It’s not often that fate looks you square in the eye and smiles. But that’s exactly what happened when Cube’s Elite Super HPC SL 29 turned up on our doorstep. An administrative cock-up meant it wasn’t the bike we’d ordered. Nope. But it was better – quite a lot better.
Ride & handling: A great race companion, combining speed with comfort
A little-known secret of bike testing is that you can sometimes tell a surprising amount about a bike within the ﬁrst few yards, even if the yards in question are smooth and covered in Tarmac. Pulling out onto the main road on the Cube to ride the half-mile to our regular test trail loop, we saw a milk tanker just ahead. Hmm. Big truck. Race bike. Big ring, click, click, click down the sprockets at the rear… Hello heart and lungs. And that’s the thing about this bike.
From the moment you wheel it out of the door/car park, it just wants to be ridden. Hard. And yes, that applies when you get to the trail, too. Going fast is what this bike was designed to do, and that’s where it’s at its best. Everything happens in a higher gear than normal, whether it’s a climb or a slightly downhill section of fast, ﬂowing singletrack. Shimano’s peerless XTR groupset delivers almost seamless gearshifts – just as well, because you’ll be reaching for the shifters a lot – to change up.
We found ourselves sprinting downhill sections we’d normally coast, snicking the chain down the cassette in search of smaller sprockets and revelling in the bike’s ability to go where we wanted it to, faster than we frankly thought possible. It’s a huge amount of fun – and that’s an adjective you won’t often hear in the context of a bike designed for cross-country racing.
Redesigned for 2013, the frame is lighter. And now muddier
It isn’t just the low weight and high frame stiffness that make all this ﬂat-out progress possible. Although racers aren’t normally too bothered about fripperies like (shhh, whisper it) comfort, having a bike that doesn’t beat you into a pulp is kind of a prerequisite for getting to the ﬁnish, whether it’s a race or just a long ride. Remarkably, in spite of its epic rigidity, the SL also has an uncanny ability to ﬁlter out the worst of the trail’s irregularities. Which is another way of saying it’s comfy.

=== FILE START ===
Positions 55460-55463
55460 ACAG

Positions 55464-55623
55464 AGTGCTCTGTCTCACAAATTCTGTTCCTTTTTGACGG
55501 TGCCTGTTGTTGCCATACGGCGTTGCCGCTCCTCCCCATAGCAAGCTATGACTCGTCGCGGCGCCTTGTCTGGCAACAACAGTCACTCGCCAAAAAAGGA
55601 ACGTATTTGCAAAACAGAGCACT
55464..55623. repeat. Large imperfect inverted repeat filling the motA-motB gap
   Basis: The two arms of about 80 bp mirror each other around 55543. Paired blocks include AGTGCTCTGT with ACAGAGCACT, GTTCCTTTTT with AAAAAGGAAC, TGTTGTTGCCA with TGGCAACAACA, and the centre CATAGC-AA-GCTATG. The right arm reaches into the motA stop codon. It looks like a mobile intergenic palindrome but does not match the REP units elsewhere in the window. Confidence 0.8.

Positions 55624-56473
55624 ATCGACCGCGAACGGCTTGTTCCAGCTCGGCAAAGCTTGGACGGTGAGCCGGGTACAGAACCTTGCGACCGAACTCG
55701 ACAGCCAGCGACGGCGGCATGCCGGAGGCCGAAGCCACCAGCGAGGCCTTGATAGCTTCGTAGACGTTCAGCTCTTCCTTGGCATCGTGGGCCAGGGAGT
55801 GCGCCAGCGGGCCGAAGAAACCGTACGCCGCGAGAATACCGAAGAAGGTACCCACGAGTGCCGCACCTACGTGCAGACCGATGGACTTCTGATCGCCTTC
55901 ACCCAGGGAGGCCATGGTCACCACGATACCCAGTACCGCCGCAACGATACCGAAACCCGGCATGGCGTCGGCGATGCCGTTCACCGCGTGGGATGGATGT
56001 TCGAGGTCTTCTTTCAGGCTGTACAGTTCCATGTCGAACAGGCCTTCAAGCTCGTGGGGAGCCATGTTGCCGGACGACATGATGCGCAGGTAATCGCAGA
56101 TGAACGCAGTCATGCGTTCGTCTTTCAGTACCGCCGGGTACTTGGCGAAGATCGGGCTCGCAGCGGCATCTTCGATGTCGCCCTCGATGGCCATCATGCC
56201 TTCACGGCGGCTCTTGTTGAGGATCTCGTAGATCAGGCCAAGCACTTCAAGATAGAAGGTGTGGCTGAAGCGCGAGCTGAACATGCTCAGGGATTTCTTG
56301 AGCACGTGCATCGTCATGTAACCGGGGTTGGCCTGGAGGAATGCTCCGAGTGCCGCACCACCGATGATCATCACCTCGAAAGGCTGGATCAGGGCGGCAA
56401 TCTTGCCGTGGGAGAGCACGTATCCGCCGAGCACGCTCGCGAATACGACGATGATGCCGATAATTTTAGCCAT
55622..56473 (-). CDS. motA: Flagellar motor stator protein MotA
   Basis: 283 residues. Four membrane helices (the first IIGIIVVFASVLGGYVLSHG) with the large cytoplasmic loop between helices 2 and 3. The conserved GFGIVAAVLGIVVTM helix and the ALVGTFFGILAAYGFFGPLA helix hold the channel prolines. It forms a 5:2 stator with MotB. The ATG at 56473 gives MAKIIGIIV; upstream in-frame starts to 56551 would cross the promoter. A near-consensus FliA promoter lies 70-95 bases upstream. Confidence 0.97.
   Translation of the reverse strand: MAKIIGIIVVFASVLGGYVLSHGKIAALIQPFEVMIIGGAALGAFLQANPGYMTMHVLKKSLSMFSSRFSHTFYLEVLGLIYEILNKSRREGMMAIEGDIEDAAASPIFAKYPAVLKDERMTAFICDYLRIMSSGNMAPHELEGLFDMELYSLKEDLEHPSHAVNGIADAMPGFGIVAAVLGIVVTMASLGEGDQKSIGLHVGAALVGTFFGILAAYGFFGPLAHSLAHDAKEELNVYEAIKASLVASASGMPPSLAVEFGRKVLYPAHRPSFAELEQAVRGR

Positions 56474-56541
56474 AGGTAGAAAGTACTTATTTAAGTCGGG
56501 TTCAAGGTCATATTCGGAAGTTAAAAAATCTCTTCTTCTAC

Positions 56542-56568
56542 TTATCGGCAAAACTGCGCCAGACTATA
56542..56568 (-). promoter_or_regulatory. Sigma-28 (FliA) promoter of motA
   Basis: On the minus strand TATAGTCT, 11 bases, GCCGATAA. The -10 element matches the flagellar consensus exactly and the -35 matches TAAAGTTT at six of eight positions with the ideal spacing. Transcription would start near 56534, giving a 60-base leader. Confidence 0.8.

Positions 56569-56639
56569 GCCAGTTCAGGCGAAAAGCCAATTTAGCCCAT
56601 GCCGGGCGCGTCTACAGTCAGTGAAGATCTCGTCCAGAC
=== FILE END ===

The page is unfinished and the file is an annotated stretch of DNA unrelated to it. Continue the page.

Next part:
The big wheels skip around noticeably less than 26in-wheeled carbon race bikes we’ve ridden. Slender seatstays contribute a tiny degree of shock absorption, helped along by the vibration-damping abilities of the carbon seatpost. And the carbon handlebar and Fox 32 fork take care of the front in the ﬂuid, invisible fashion that deﬁnes the best suspension. You’ll only realise you’ve used the full 100mm of travel when you stop to check the tidemark on the fork’s stanchions.
We also love the ‘active brake cooling’ system. It’s a stay brace at the rear that’s shaped to direct air at the brake disc. In our thoroughly scientiﬁc test – a long, fast descent on a hot day, during which we deliberately dragged the rear brake the whole way – we failed to provoke any noticeable brake fade. Cube claim improved cooling of up to 30 percent, so we can only assume they've tested it properly.
We do have a couple of grumbles. Cube’s Agile Ride Geometry – which is its way of designing slow steering out of 29er frames – works brilliantly at speed but progressively less so as things slow up. At granny gear climbing pace it’s a twitchy handful, needing constant attention to keep the bike pointed in a straight line. Things get worse on loose, rough and techy climbs, where the low bottom bracket means you’re at risk of clouting rocks, roots and small mammals with your pedals. And what’s with a race bike that doesn’t have a remote lever for the fork’s CTD damping control?
The Fox 32 Float fork comes with Climb Trail Descend adjustment but no remote lever
Frame & equipment: Light and stiff carbon chassis with shiny top-end components
Cube have sweated the details on this frame, which was completely redesigned for the 2013 season, reducing weight where possible and adding material where it was needed for strength. Standard stuff, but Cube claim it’s both lighter and stiffer than the ‘old’ Elite frame, and it’s certainly not lacking. A redesigned post mount for the rear calliper saves 30g, apparently. We’ll have to take Cube’s word for it. At a claimed weight of 1,000g for the bare frame, it’s not overweight.
It’s deﬁnitely stiff, too. It doesn’t matter how much you saw at the bars and stomp on the pedals, there’s not a trace of shimmy, wobble or ﬂex. It just goes, and goes where you point it. It’s no surprise really, because every possible stiffness-increasing design feature is here, from the press-ﬁt bottom bracket (which increases the area available for attaching the ﬂared down tube) to the bell-bottomed tapered head tube.
In Cube’s ﬁve-strong Elite Super HPC carbon hardtail 29er line-up, the SL is knocked off the top rung only by the SRAM-XX-equipped SLT. Carbon contact points, Shimano XTR and a Fox 32 fork up front? Yes please.
DT Swiss straight-pull wheels – with a proper 15mm axle up front and 12mm at the rear – continue the light-but-stiff theme of the frame. There’s no trace of big-wheeled tardiness here, just instant pick-up and a seemingly endless willingness to go and go – to the limit deﬁned by the rider.
Cube’s ‘active brake cooling’ system enhances stopping performance
This article was originally published in What Mountain Bike magazine, available on Apple Newsstand and Zinio.